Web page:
Skip to main content

Welcome to #GeriCases


I want to welcome all GeriPal bloggers and readers to this new series of geriatric patient cases (#GeriCases) under the realm of Evidence-Based Medicine (EBM).

EBM is the conscientious, explicit, and judicious use of current best evidence in making decisions about the care of individual patients. The practice of evidence based medicine means integrating individual clinical expertise with the best available external clinical evidence from systematic research.

In fewer words, it can be explained by the model by Haynes, et al.


Even though patients would like to believe that clinicians have all the answers to their medical problems, clinicians often face questions and uncertainty when evaluating patients. EBM urges the clinicians to utilize best available evidence in light of their clinical expertise and patient preferences. This requires skill and time: to identify the question, look for evidence in the literature, evaluate the article for its validity and applicability and finally be able to apply it to the patient in front of the clinician.

These short blog posts are the work of significant evidence search and appraisal by geriatrics clinicians – fellows and faculty in the Department of Geriatrics and Palliative Medicine at Icahn School of Medicine at Mount Sinai. They will start with a short description of a geriatric patient case (without patient identifiers), followed by a clinical question. This question will be addressed in subsequent paragraphs by a systematic search of the literature and appraisal of the article/s, finally ending with how patient care was impacted by the practice of EBM. I hope you enjoy them and find them useful. Feel free to post your comments.

by: Ravishankar Ramaswamy, MD
@RavRamaswamy
Section Editor, #GeriCases

Comments

Popular posts from this blog

The Dangers of Fleet Enemas

The dangers of oral sodium phosphate preparations are fairly well known in the medical community. In 2006 the FDA issued it’s first warning that patients taking oral sodium phosphate preparations are at risk for potential for acute kidney injury. Two years later, over-the-counter preparations of these drugs were voluntarily withdrawn by the manufacturers.  Those agents still available by prescription were given black box warnings mainly due to acute phosphate nephropathy that can result in renal failure, especially in older adults. Despite all this talk of oral preparations, little was mentioned about a sodium phosphate preparation that is still available over-the-counter – the Fleet enema.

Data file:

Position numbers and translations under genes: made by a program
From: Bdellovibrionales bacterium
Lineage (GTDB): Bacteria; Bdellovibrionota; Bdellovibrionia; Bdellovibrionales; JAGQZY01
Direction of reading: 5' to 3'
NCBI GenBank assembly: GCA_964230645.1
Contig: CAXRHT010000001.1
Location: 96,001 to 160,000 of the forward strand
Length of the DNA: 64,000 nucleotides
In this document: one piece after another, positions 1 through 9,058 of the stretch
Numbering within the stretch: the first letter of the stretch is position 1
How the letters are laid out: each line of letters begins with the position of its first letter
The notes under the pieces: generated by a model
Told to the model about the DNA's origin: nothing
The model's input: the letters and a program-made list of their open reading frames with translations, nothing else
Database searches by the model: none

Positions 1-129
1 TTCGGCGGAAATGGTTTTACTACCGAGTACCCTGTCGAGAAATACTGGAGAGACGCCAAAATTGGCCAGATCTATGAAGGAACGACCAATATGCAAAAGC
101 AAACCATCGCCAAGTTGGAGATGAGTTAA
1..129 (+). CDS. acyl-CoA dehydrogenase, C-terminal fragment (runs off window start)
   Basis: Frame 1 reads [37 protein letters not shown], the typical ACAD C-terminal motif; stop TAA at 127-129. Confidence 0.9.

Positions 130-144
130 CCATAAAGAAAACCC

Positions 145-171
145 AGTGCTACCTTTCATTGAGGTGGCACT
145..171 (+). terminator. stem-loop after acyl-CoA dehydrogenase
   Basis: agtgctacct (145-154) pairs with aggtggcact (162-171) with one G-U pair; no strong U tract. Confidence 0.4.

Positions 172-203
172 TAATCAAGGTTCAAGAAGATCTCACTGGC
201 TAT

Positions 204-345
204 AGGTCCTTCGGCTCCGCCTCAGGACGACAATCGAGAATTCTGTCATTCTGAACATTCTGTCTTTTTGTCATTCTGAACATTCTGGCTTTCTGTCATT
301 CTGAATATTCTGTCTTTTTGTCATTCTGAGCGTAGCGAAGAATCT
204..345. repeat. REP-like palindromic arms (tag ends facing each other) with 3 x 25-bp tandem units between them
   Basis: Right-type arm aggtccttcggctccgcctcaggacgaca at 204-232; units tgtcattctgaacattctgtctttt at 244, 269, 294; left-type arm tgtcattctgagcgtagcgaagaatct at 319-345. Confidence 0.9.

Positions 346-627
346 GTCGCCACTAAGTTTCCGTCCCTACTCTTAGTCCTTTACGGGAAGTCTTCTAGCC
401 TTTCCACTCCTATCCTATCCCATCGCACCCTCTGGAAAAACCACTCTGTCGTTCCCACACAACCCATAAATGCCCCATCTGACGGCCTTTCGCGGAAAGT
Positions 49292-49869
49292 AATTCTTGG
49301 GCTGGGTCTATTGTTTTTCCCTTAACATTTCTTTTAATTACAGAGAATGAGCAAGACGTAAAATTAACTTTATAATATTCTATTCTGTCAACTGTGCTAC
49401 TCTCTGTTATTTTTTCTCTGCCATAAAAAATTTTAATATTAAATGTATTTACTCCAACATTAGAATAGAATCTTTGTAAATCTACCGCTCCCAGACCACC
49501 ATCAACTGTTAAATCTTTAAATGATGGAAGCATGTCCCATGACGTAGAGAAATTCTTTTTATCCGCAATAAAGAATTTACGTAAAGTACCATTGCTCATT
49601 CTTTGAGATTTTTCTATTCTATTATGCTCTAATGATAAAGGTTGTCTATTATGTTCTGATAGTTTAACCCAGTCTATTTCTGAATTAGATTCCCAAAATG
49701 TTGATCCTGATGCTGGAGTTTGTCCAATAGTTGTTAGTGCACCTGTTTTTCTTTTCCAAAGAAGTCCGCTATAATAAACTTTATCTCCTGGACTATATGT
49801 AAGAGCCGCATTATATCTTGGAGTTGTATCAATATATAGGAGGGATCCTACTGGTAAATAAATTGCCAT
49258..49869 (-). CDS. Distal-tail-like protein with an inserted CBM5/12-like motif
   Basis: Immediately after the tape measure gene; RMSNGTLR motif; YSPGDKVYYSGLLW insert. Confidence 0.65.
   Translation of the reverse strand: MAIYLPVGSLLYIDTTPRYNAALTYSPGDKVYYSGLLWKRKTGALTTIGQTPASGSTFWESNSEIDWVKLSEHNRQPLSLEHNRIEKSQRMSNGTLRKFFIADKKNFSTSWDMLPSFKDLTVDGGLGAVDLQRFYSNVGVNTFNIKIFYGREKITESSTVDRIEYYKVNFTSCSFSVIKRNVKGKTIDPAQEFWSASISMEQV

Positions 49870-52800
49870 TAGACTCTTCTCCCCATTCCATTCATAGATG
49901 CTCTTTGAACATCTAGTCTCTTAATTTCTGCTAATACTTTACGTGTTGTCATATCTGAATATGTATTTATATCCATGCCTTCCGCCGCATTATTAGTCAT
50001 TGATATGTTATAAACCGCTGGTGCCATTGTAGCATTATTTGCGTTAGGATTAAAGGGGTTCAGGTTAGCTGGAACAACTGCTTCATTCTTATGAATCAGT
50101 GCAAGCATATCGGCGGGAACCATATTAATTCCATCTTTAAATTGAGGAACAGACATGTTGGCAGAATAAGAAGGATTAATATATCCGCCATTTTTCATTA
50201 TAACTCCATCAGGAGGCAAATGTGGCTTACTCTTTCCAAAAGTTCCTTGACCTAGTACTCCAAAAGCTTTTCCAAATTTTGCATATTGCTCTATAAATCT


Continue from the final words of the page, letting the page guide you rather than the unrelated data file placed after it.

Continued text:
Why Oral Sodium Phosphate Preparations Are Dangerous 

Before we go into the risks of Fleet enemas, lets spend just a couple sentences on why oral sodium phosphate preparations carry significant risks. First, oral sodium phosphate preparations can cause significant fluid shifts within the colon …

Length of Stay in Nursing Homes at the End of Life

One out of every four of us will die while residing in a nursing home. For most of us, that stay in a nursing home will be brief, although this may depend upon social and demographic variables like our gender, net worth, and marital status. These are the conclusions of an important new study published in JAGS by Kelly and colleagues (many of whom are geripal contributors, including Alex Smith and Ken Covinsky).

The study authors used data from the Health and Retirement Study (HRS) to describe the lengths of stay of older adults who resided in nursing homes at the end of life. What they found was that out of the 8,433 study participants who died between 1992 and 2006, 27.3% of resided in a nursing home prior to their death. Most of these patients (70%) actually died in the nursing home without being transferred to another setting like a hospital.

 The length of stay data were striking:

the median length of stay in a nursing home before death was 5 months the average length of stay was l…

Palliative Care in Nursing Homes: Discussion of a Multinational Trial with Lieve Van den Block

Nursing homes are a tough place to do palliative care.  There is extremely high staff turnover, physicians are often not present except for the occasional monthly visit, many residents die with untreated symptoms usually after multiple hospitalizations and burdensome life-prolonging treatments, and specialty palliative care - well that is nowhere to be found in most nursing homes outside of hospice.  So what can we do to improve the palliative care outlook in nursing homes?

On todays podcast we talk with Lieve Van den Block about her recent palliative care intervention that was published in JAMA IM this week.  Lieve led a multicomponent intervention to integrate basic nonspecialist palliative care in in 78 nursing homes located in 7 different European countries.  Just take a moment to grasp the size of this study - 7 counties, 78 nursing homes.  I struggle with just trying to improve palliative care in one site!

We discuss with Lieve the results of the study, her take on why they got…